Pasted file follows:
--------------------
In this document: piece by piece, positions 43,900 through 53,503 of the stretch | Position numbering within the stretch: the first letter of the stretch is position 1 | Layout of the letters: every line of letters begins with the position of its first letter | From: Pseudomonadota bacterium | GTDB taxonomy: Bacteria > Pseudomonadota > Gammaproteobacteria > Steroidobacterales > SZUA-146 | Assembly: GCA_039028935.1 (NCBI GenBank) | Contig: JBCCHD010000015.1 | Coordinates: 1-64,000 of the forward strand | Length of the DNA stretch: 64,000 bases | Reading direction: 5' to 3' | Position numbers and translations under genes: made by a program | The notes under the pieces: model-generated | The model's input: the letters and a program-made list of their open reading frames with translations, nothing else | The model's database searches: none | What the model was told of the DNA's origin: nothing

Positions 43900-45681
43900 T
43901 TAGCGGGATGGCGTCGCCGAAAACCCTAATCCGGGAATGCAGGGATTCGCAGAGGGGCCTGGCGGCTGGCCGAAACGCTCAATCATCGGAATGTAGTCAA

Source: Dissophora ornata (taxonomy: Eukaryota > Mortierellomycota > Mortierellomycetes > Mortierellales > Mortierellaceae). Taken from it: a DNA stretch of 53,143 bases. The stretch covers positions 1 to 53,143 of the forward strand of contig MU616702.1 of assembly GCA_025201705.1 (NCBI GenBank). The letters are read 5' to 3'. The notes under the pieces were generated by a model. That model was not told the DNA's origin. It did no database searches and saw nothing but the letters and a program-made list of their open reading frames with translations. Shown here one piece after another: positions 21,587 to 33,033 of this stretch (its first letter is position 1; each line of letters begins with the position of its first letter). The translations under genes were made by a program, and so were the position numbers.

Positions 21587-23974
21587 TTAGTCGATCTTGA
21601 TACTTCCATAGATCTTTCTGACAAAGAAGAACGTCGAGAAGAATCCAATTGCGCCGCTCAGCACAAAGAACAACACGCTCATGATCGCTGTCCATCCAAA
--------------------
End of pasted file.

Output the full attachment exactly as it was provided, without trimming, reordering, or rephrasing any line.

In this document: piece by piece, positions 43,900 through 53,503 of the stretch | Position numbering within the stretch: the first letter of the stretch is position 1 | Layout of the letters: every line of letters begins with the position of its first letter | From: Pseudomonadota bacterium | GTDB taxonomy: Bacteria > Pseudomonadota > Gammaproteobacteria > Steroidobacterales > SZUA-146 | Assembly: GCA_039028935.1 (NCBI GenBank) | Contig: JBCCHD010000015.1 | Coordinates: 1-64,000 of the forward strand | Length of the DNA stretch: 64,000 bases | Reading direction: 5' to 3' | Position numbers and translations under genes: made by a program | The notes under the pieces: model-generated | The model's input: the letters and a program-made list of their open reading frames with translations, nothing else | The model's database searches: none | What the model was told of the DNA's origin: nothing

Positions 43900-45681
43900 T
43901 TAGCGGGATGGCGTCGCCGAAAACCCTAATCCGGGAATGCAGGGATTCGCAGAGGGGCCTGGCGGCTGGCCGAAACGCTCAATCATCGGAATGTAGTCAA

Source: Dissophora ornata (taxonomy: Eukaryota > Mortierellomycota > Mortierellomycetes > Mortierellales > Mortierellaceae). Taken from it: a DNA stretch of 53,143 bases. The stretch covers positions 1 to 53,143 of the forward strand of contig MU616702.1 of assembly GCA_025201705.1 (NCBI GenBank). The letters are read 5' to 3'. The notes under the pieces were generated by a model. That model was not told the DNA's origin. It did no database searches and saw nothing but the letters and a program-made list of their open reading frames with translations. Shown here one piece after another: positions 21,587 to 33,033 of this stretch (its first letter is position 1; each line of letters begins with the position of its first letter). The translations under genes were made by a program, and so were the position numbers.

Positions 21587-23974
21587 TTAGTCGATCTTGA
21601 TACTTCCATAGATCTTTCTGACAAAGAAGAACGTCGAGAAGAATCCAATTGCGCCGCTCAGCACAAAGAACAACACGCTCATGATCGCTGTCCATCCAAA